We all know social media sites like Facebook and Twitter are some of the best marketing tools for a business. But what happens when tweets go wrong?
Even though you want tweets to look effortless, each one of them should be well thought-out. You want to look at a Twitter campaign from every possible angle and get the opinions of others before it goes live.
The following companies may have had the best of intentions, but their tweets will forever be known as some of the most epic social media fails.
1. AT&T uses a tragedy to sell phones
On the anniversary of 9/11, AT&T tweeted a photo of one their smartphones in front of the New York skyline, with lights representing the World Trade Center. The caption read, “Never Forget.” Americans’ have not forgotten the tragedy and they certainly do not appreciate a company exploiting that tragic event by utilizing product placement in a tweet meant to commemorate 9/11. (read more…)
We know two things about millennials: They will soon have record-breaking purchasing power, and they spend tons of time with content created by their peers, otherwise known as UGC (user-generated content).
What we didn’t know was how much time they spend with UGC and how they feel about it. That is, until now.
In January, Ipsos MediaCT, Crowdtap and the Social Media Advertising Consortium partnered to survey 839 millennial (18 to 36 years old) men and women. The study explored millennials’ media consumption habits, how they perceive information from various sources and how these same media sources impact purchasing decisions.
Here are 5 key data points that might surprise you:
1) They spend mind-blowing amounts of time with media. In aggregate, millennials spend roughly 18 hours (not mutually exclusive) with different types of media per day. This often includes viewing multiple devices at once. If this surprises you, you’re not alone, but their media adds up when they’re simultaneously checking their phones, letting their computer screen glow, listening to radio and glancing up at the TV. (read more…)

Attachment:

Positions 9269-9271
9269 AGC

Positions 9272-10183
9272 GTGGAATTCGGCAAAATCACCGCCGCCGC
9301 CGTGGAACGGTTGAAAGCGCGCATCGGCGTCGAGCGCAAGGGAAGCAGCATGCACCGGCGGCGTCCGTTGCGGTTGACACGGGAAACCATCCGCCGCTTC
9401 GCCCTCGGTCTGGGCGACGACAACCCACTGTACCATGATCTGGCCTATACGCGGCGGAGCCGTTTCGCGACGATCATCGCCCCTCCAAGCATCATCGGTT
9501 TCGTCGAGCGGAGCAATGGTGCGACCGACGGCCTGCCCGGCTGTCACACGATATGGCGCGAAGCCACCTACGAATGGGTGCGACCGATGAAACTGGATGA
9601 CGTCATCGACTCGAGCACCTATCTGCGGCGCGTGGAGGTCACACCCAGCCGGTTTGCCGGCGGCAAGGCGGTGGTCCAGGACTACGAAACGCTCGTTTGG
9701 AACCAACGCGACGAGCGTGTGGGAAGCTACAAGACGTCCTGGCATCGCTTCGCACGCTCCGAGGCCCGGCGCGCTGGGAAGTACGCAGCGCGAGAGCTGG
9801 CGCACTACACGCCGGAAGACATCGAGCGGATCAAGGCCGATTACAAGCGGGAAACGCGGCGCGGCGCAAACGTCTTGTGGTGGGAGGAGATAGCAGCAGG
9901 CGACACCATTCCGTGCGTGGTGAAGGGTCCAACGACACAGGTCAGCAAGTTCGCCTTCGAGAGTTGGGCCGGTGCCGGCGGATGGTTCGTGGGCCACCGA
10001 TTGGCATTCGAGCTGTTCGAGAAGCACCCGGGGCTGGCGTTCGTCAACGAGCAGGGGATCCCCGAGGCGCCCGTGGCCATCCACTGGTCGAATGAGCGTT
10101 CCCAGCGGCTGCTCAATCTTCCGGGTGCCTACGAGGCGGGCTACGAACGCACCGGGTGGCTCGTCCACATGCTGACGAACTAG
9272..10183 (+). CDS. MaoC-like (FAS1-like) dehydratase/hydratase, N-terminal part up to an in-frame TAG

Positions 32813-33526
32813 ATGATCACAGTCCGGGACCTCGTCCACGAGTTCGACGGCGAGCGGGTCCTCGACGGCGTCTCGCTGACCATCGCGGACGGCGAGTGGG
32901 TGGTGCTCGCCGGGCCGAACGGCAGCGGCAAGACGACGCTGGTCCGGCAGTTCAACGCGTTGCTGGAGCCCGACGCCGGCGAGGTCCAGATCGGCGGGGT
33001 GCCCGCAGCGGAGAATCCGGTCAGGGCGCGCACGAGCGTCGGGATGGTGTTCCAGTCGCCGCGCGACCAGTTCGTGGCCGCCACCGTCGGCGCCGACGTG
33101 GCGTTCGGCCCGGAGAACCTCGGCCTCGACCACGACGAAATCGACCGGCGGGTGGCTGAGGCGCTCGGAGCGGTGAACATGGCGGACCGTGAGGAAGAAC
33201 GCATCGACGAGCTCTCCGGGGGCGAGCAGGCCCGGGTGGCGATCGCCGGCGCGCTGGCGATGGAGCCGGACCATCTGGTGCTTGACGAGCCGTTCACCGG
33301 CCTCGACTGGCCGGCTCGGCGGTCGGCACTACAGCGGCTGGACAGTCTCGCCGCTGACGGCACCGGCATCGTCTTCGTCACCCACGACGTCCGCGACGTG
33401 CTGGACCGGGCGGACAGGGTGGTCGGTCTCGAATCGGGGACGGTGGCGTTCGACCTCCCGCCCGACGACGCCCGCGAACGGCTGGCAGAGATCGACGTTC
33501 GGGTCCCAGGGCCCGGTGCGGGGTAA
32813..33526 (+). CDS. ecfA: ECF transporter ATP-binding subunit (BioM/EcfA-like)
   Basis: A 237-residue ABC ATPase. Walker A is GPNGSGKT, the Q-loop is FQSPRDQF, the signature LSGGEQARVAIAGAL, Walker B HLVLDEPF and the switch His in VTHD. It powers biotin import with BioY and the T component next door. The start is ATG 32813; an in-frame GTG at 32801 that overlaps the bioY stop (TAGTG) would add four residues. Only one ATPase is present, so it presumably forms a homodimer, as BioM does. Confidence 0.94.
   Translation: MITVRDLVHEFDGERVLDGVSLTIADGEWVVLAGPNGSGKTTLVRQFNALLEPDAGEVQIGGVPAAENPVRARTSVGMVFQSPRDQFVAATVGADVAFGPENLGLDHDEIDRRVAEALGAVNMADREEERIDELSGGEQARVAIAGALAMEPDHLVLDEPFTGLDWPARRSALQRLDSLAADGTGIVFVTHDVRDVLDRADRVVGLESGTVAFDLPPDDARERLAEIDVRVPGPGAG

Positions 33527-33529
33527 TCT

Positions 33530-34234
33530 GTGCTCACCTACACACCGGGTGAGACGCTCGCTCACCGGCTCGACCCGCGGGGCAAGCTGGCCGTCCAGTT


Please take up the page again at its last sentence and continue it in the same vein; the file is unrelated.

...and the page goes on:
By Andy Sernovitz on April 10th, 2014 | 506941 comment on this postAndy%27s+Answers%3A+How+AT%26T+gets+their+employees+involved+in+sharing+social+content2014-04-10+11%3A00%3A12Andy+Sernovitzhttp%3A%2F%2Fsmartblogs.com%2F%3Fp%3D50694
If you’re like 92 percent of people on Twitter, you don’t follow the handles of the places where your friends and family work. It’s a statistic that meant a lot to AT&T’s Senior Manager of Emerging Communications, Lee Diaz. That’s why they rolled out their internal content hub, the Social Circle, for employees to begin sharing more from AT&T in their social networks.
- Your employees are already social. Lee says to earn buy-in from some leadership to getting employees involved, they had to help management see how much their employees already did in social media.
- Disclosure is key. One of the main components of AT&T’s social advocate program was a simple hashtag, #ATTemployee. This let their employees share content from AT&T while being transparent and staying legal.
Welcome to Part 3 of my three-part series on adding personality to your online marketing strategy.
Let’s do a quick recap:
- Part 1 introduced the idea of adding personality to marketing and hopefully convinced you it was worth trying. It also went startlingly viral and scared me a little bit.
- Part 2 gave you concrete tips to adding personality to your content marketing strategy as well as introduced the concept of “head and shoulders” content — a term I trademarked.
Part 3 will dive into the world of social media, giving you four strategies to incorporate your own brand persona and your brand’s targeted individual into your social media communications.
Introducing personality in social media
The phrase “putting the social in social media” is one of the most tired in the world of online marketing, so I won’t use it.
That said, with the rise of social media optimization (optimizing your website, social profiles and content for social media), putting personality into social media is actually increasing in importance every day. (read more…)
Pinterest has evolved from a community of brides-to-be into a genuine means of visual communication that connects the brand to the consumer. With new features being rolled out over the past year, Pinterest is looking to help marketers gain better insights and give brands the opportunity to dig deeper into their connection with their community.
Brands such as Whole Foods, Lowe’s, and Sephora are just a few that are able to bring their stories to life and connect with their Pinterest community. One way these brands are able to do this is by inspiring and educating their following.
So today we’re looking at some best practices aimed at helping marketers showcase their brands on Pinterest.
Prep for promoted pins
These paid ads are currently only available to a small set of brands. However, if you’re an e-commerce site, start allocating a budget for promoted pins. It would be best to use these during key holiday and promotional periods. (read more…)